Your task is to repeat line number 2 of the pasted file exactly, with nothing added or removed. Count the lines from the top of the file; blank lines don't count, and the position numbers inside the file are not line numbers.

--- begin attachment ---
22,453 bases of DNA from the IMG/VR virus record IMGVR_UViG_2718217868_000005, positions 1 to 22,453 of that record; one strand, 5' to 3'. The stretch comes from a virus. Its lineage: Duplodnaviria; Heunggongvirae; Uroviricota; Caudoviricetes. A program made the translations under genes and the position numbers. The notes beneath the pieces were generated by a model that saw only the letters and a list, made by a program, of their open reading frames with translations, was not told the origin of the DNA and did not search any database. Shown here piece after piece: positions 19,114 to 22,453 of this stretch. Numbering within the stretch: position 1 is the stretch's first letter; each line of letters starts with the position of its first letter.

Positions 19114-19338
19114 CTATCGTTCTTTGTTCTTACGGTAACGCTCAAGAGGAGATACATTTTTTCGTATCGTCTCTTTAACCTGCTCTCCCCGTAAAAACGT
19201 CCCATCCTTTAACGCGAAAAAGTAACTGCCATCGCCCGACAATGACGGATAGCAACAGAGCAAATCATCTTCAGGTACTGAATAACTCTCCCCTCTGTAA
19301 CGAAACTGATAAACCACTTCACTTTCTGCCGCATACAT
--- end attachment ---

Positions 19114-19338